The right edges of the first up facing surface 235, the second up facing surface 237 and the protrusion 230 may be essentially aligned and preferably paral- lei to the conveying direction 2. Right of the respective line may be an inclined surface 245, preferably being curved to form fit with the down facing surface 130 of the grate bars 100. In the rear half of the inclined surface 245 may be a further protrusion 240, with an up facing surface 243 that is preferably similar, in the depicted example congruent, to a section of an up facing surface of the right nar- row profiled side 160. Thereby, if a grate bar 100 is mounted, the up facing surface of the second (right) narrow profiled side 160 is continued by the up facing surface 243 of the protrusion 240. The protrusion 240 has a rear facing side 242 that may be complementary in curvature and inclination to the respective section of the front end side 110 of the grate bars 100. The front facing side 241 of the protrusion may accordingly be complementary in curvature and slope to the respective section of the rear end side 120 of the grate bars 100. The protrusion 240 enhances replacing of e.g. worn grate bars 100. When the grate bars 100 are mounted, the up facing surface 243 of the protrusion 240 may be covered by the first (left) profiled narrow side 150 of a neighboured grate bar 100. Thus, the up facing surface 243 is not subjected to abrasion due to transport of the clinker and does not need to be replaced.

Replacing an example grate bar 100 is shown in Fig. 5 and Fig 6. Fig. 5 is a top view on a detail of a parquet like grate floor 1. The detail shows three

planks A, B, C of grate bars 100, being mounted on longitudinal beams 20 via spreaders 40 and rests 200. Only the two up facing surfaces 243 of the protrusion 240 of the rests 200 as shown in detail in Fig. 4 are visible, as the grate bars 100 that would cover the protrusions 240 have been omitted. The grate bar 100 can be removed out of the grate floor 1 by a movement of the grate bar 100 that is a superposition of a translation in the direction being defined by the orientation of the generating lines of the cylinder surfaces of the front side 110 and the rear side 120 and a pivotal movement of said grate bar 100, as indicated by trajectories 111 and 121 of the front edge 141 and the rear edge 142. The same movement is depicted from a perspective view in Fig. 6.

Fig. 7 shows a further example grate bar rest 200, as well referred to simply as rest 200. The grate bar rest may be mounted like the rest 200 in Fig. 4 on spreaders 40 as indicated in Fig. 3. The reference numerals as used in Fig. 3 are used for similar or identical parts and details as well in Fig. 7 and 8. In Fig. 7 the front section of a grate bar 100 is shown, resting on a rest 200. The rest 200 may be attached to e.g. a spreader, for example as shown in Fig. 1 (Detail X) or Fig. 2. The rest 200 has a plateau like up facing protrusion 230, for engagement with complementary recesses of the grate bars 100. The rest 200, in particular the protrusion 230 has a profiled slot 250 as guiding rail 250 for a keystone 310. The longitudinal direction of the guiding rail 250 is parallel to the conveying direction 2 and thus parallel to the reciprocating movement 102 of the non fixed planks. The keystone is movable in the guiding rail 250. When attaching a rear section 109 of a grate bar 100 to the rest 200, the plank is bolted to the keystone. The keystone 310 is thereby lifted such that the rims of the keystone 310 are pushed against opposed rims 251 of the guiding rail (cf. Fig. 8). Thereby, the grate bars 100 are firmly attached to the rest 100 and the forces for the reciprocating movement can be transferred from the rest 200 to the grate bars 100, as shown in Fig. 8. As the keystone 310 is only pushed against the rim 251 of the guiding rail 250, it can still slightly translate in the guiding rail for compensation of thermal expansion and/or shrinking. In other words the torque for locking the bolt 170 may preferably be chosen to transmit the forces for driving the reciprocating movement of the grate bars 100 without play and at the same time allow a movement of the grate bars relative to the plank rest 200 due to thermal expansion and/or shrinkage.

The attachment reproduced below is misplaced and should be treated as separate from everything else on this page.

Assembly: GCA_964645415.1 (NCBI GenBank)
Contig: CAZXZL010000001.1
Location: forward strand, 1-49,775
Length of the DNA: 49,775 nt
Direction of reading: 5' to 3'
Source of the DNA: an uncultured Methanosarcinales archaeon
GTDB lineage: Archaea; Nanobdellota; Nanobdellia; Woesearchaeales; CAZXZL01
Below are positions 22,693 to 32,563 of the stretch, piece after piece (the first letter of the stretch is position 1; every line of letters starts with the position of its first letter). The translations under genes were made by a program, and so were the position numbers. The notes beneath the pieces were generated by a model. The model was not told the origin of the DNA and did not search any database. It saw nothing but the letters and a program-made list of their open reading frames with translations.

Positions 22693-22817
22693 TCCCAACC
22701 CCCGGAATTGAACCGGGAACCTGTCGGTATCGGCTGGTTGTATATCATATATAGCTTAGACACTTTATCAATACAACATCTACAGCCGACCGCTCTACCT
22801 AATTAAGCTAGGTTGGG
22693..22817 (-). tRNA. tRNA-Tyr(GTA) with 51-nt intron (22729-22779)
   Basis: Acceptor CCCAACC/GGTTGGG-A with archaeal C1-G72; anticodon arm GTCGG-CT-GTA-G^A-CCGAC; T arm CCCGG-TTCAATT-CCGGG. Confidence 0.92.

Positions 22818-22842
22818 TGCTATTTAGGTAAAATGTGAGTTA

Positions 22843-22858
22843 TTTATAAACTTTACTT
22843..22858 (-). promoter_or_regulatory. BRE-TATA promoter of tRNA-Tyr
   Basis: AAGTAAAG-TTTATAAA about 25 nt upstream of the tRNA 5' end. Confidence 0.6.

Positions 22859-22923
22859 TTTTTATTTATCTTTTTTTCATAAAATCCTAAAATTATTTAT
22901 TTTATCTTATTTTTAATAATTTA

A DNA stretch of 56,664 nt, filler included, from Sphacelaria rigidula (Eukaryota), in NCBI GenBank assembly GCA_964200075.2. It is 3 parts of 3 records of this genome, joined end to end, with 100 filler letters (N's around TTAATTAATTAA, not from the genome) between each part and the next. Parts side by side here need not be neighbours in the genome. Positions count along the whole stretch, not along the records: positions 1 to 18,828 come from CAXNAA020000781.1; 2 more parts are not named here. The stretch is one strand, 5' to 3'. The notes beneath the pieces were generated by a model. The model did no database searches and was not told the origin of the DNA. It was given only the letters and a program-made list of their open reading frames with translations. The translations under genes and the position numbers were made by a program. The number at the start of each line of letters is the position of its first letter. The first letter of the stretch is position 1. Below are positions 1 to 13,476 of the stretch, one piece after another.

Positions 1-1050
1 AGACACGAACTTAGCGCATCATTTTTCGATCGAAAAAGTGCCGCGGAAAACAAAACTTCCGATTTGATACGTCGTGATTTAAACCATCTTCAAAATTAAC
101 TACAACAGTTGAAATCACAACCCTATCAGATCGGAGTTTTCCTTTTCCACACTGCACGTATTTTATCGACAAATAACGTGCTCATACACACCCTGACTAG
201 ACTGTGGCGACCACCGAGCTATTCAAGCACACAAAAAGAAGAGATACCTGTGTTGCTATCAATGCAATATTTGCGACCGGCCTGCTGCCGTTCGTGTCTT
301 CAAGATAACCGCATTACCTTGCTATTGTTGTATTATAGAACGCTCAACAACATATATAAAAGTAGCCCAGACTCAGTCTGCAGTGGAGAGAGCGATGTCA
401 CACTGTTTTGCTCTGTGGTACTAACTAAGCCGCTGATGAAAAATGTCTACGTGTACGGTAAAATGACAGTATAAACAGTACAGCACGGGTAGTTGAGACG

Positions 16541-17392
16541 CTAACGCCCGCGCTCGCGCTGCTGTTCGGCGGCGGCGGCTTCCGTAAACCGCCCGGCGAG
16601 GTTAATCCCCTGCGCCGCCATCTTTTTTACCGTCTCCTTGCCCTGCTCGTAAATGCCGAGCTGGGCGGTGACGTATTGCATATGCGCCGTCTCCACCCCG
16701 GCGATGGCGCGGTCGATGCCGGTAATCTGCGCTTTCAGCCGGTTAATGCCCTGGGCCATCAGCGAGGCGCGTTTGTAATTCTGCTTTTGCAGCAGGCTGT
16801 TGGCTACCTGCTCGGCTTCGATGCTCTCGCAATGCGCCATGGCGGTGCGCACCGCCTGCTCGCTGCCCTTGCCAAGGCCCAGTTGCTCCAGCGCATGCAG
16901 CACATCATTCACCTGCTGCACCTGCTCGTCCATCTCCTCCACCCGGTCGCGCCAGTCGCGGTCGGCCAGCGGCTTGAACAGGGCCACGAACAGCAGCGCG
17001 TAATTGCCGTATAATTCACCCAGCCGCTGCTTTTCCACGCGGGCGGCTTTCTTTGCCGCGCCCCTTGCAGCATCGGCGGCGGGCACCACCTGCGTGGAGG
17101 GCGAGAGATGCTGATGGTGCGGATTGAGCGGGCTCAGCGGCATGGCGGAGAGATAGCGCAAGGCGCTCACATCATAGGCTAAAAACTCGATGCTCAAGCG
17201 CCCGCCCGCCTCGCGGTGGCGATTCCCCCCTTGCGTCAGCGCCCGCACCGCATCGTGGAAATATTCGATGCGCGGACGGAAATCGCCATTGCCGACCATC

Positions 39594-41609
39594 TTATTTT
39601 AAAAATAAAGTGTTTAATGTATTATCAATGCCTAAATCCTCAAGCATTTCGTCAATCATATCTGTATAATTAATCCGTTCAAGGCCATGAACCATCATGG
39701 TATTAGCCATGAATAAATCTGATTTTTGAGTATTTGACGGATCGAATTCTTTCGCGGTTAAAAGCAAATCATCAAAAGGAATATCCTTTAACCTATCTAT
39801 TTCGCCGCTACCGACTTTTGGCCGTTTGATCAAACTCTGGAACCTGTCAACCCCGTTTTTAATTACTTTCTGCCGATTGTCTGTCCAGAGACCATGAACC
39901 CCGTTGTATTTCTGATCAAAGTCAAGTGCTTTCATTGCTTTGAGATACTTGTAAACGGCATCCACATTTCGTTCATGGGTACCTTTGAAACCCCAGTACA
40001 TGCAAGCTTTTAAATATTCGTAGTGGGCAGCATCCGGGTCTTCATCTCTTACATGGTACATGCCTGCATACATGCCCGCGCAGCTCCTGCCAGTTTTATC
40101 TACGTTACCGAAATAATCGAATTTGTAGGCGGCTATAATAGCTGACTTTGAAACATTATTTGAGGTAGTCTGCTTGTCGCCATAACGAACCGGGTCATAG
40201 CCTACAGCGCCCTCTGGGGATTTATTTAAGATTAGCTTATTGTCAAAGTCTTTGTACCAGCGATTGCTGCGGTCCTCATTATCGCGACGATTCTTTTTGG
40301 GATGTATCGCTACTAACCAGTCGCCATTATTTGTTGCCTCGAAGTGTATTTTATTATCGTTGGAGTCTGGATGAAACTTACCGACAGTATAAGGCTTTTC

In this application the terms horizontal and vertical have been used to indicate directions of faces of the grate bar. In this case it was assumed that the horizontal is defined by the up facing surface providing a support for the bulk material. The vertical is thus the normal of the up facing surface. These assumed direction may in practice be different from the horizontal and vertical directions as defined by the earth, but these assumptions simplify the presentation of the technical teaching and in particular its understanding. List of reference numerals

1 grate floor

2 conveying direction

3 grate floor front end

5 clinker inlet distribution system

10 moving gaps

20 longitudinal beam

21 profile

22 free end section of profile 21

30 side wall

40 spreader

100 plank / grate bar

101 upper part of grate bar 100, e.g. of cast metal

102 double headed arrow indicating direction of reciprocating movement of planks

103 baffle plate; e.g. of sheet metal

104 through hole for bolt with stepped reduction of diameter

108 front section

109 rear section

110 front end side of grate bar / front surface

111 trajectory of front edge

120 rear end side of grate bar / rear surface

121 trajectory of rear edge

130 down facing surface

131 recess

132 recess

140 up facing surface 141 curved front edge between up facing surface and front end side

150 first (e.g. left) profiled narrow side

160 second (e.g. right) profiled narrow side

170 bolt

200 grate bar rest / rest

230 protrusion for engaging with recesses 131, 132

231 right side of protrusion 230

232 front side of protrusion 230

233 rim

235 first up facing side / surface of rest 200

236 left side of protrusion 230

237 rear side of protrusion 230

238 second up facing side / surface of rest 200

240 guiding protrusion

241 front facing side of guiding protrusion

242 rear facing side guiding protrusion

243 up facing surface of guiding protrusion

250 slot / guiding rail

251 rim of slot / guiding rail 250

310 keystone

A group denomination

B group denomination

C group denomination